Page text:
Mark Zuckerberg Admits Facebook Censored Pro-Life Group, But Refuses to Apologize

National   Micaiah Bilger   Sep 22, 2019   |   10:17AM    Washington, DC

Facebook CEO Mark Zuckerberg admitted Thursday that his social media company “clearly was bias” against the pro-life group Live Action and its founder Lila Rose, U.S. Sen. Josh Hawley said.

Hawley held a closed-door meeting with Zuckerberg in Washington, D.C. to discuss growing concerns about the supposedly neutral online media giant’s pro-abortion political bias.

In August, Facebook censored Live Action with a heavily biased “fact check” written by two abortionists. As LifeNews reported, Facebook tagged the Live Action post as “false news” because it explained why abortion is not medically necessary. Later, the pro-life group learned that Facebook’s fact-checking mechanism relied on two abortionists, Daniel Grossman and Robyn Schickler, who obviously have their own biases about the issue.

Hawley said the Facebook CEO acknowledged the problem during their meeting.

“Zuckerberg admitted there ‘clearly was bias’ in the @LiveAction @LilaGraceRose censorship,” the Missouri senator wrote on Twitter. He “said bias is ‘an issue we’ve struggled with for a long time.’”

Hawley said he challenged Zuckerberg to do two things if he is serious about ending political bias, protecting privacy and allowing competition on Facebook: “1) Sell WhatsApp & Instagram 2) Submit to independent, third-party audit on censorship.”

“He said no to both,” Hawley said.

Lila Rose, the president and founder of Live Action, said Facebook has not done anything yet to correct the problem.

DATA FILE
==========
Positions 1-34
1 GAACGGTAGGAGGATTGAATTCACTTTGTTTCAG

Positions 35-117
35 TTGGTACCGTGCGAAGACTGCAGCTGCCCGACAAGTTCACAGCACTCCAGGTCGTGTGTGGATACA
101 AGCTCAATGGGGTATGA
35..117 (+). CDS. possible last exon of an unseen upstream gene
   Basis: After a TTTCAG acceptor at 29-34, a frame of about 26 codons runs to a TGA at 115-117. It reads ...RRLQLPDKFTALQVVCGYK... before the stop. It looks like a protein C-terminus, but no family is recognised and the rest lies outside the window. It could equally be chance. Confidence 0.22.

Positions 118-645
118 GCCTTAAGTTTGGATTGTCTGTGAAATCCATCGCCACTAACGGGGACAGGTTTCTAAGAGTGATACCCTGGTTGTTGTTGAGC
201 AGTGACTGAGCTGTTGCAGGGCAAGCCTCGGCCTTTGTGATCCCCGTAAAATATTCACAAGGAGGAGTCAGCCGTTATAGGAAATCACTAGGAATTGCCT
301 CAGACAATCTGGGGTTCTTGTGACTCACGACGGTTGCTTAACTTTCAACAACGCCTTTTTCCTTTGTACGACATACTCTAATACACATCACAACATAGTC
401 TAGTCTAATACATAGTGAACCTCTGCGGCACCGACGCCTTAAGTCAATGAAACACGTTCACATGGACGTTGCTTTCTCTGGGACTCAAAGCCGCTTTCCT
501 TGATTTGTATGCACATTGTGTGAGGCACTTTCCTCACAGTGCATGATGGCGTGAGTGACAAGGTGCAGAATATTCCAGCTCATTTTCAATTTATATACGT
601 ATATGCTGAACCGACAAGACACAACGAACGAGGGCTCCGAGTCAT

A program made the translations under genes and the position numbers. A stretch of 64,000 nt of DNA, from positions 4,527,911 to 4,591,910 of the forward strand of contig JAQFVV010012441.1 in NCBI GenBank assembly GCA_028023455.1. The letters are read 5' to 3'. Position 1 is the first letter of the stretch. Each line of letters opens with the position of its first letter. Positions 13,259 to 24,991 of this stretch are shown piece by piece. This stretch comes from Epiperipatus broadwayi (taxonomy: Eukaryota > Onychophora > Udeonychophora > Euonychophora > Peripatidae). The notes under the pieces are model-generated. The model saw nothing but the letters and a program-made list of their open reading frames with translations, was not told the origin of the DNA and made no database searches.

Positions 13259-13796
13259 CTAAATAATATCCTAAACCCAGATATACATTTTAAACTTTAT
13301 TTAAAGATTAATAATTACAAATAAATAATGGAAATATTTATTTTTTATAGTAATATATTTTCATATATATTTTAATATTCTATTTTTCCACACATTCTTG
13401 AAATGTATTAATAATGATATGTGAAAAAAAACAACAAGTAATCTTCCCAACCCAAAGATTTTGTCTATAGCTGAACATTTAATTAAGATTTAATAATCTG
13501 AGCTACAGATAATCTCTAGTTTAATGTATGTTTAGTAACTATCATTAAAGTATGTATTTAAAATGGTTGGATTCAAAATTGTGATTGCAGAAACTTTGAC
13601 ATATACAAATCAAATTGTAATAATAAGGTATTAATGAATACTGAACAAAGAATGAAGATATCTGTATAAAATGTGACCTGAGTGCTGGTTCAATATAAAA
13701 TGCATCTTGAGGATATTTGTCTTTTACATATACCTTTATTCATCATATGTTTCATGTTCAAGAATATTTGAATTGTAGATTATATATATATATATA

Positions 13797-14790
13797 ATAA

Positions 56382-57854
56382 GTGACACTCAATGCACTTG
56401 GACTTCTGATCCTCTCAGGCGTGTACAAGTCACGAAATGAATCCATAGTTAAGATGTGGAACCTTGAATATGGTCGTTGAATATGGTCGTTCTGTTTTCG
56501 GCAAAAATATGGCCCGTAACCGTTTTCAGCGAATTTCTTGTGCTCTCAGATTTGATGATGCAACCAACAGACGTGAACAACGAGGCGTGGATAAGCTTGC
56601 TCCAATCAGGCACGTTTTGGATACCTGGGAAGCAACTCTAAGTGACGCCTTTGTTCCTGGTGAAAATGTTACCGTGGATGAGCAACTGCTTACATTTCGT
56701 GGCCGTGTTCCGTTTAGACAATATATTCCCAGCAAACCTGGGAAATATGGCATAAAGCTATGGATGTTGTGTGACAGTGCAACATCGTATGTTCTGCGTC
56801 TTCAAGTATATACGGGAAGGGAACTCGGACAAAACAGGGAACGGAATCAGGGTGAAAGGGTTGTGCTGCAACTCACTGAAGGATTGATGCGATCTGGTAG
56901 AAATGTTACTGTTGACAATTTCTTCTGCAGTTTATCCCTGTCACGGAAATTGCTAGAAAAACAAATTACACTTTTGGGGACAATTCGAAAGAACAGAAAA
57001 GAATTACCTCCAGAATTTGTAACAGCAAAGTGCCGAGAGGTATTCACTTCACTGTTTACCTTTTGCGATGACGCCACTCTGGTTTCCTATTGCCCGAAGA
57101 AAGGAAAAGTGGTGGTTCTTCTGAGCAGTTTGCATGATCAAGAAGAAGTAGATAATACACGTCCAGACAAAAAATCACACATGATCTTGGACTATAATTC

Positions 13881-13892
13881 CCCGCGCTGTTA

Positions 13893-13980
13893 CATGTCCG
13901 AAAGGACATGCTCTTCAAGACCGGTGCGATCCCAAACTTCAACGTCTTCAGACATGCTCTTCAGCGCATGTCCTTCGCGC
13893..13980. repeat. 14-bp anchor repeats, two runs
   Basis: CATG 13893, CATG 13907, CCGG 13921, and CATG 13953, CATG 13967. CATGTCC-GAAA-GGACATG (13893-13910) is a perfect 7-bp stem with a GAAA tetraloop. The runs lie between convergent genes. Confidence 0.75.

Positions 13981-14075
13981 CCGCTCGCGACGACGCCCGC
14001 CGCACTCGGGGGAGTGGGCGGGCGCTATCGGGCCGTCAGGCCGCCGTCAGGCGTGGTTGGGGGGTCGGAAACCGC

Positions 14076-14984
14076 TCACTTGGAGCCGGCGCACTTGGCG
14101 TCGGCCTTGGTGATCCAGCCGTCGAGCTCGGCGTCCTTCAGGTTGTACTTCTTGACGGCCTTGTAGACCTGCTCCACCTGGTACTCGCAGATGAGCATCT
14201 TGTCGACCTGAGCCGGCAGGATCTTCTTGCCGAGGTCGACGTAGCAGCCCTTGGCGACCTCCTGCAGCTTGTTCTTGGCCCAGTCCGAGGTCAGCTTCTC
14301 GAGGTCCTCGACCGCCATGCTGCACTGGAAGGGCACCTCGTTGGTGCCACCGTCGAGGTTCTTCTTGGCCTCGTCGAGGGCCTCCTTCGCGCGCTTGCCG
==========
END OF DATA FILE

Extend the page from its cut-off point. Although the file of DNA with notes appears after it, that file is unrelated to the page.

“We have yet to receive any apology from Facebook,” she responded Thursday. “Thousands of my FB followers were sent push notifications saying I spread ‘false’ news. The bogus ‘fact check’ by the abortionists who have publicly called for our deplatforming is still up on the Health Feedback website.”

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Rose also expressed gratitude to pro-lifers for their support through these struggles.

“As stressful as it is as a nonprofit leader to deal w/ billion-dollar tech companies that seem hell-bent on shutting down our online presence, I am incredibly grateful for those showing us support. When people learn what is happening, more people speak out against it. Thank you!!” she wrote on Twitter.

Earlier this month, U.S. Sens. Hawley, Ted Cruz, Mike Braun and Kevin Cramer sent a letter to Facebook condemning the censorship of Live Action, and demanding an immediate correction.

The letter noted that the medical science behind the fact that abortion is not medically necessary is a “widely-held view,” and it criticized Facebook for calling its abortion activist fact-checkers “certified” and “nonpartisan.”

“Your company, like Twitter, Google, Pinterest and so many of the other major social media firms in Silicon Valley, has repeatedly been presented with evidence of bias against those with conservative viewpoints, especially on the issue of abortion,” the letter reads.

For years, pro-life leaders have suspected that internet giants like YouTube, Google, Facebook and Twitter are quietly censoring pro-life content. Earlier this spring, the pro-life film “Unplanned” had its account suspended on Twitter and then lost all of its followers; Twitter later said it was a mistake and restored the account. Google also temporarily listed the film as “propaganda” on its search engine.

Over the summer, a whistle-blower at Pinterest exposed how the site was blocking content from Live Action by placing it on a list with pornography sites and other objectionable content.

Last fall, makers of the “Gosnell” film said Facebook also censored their ads. The Susan B. Anthony List accused Facebook of censoring its election ads just prior to the November mid-terms as well.

Live Action also has said Twitter repeatedly censored its ads. Rose said the social media site blocked their ability to advertise and told them to change information on their websites if they want to start advertising again. In 2015, Facebook also refused to allow Live Action to advertise one of its stories because “the image or video thumbnail may shock or evoke a negative response from viewers.” The image was of baby Eli Thompson who was born without a nose.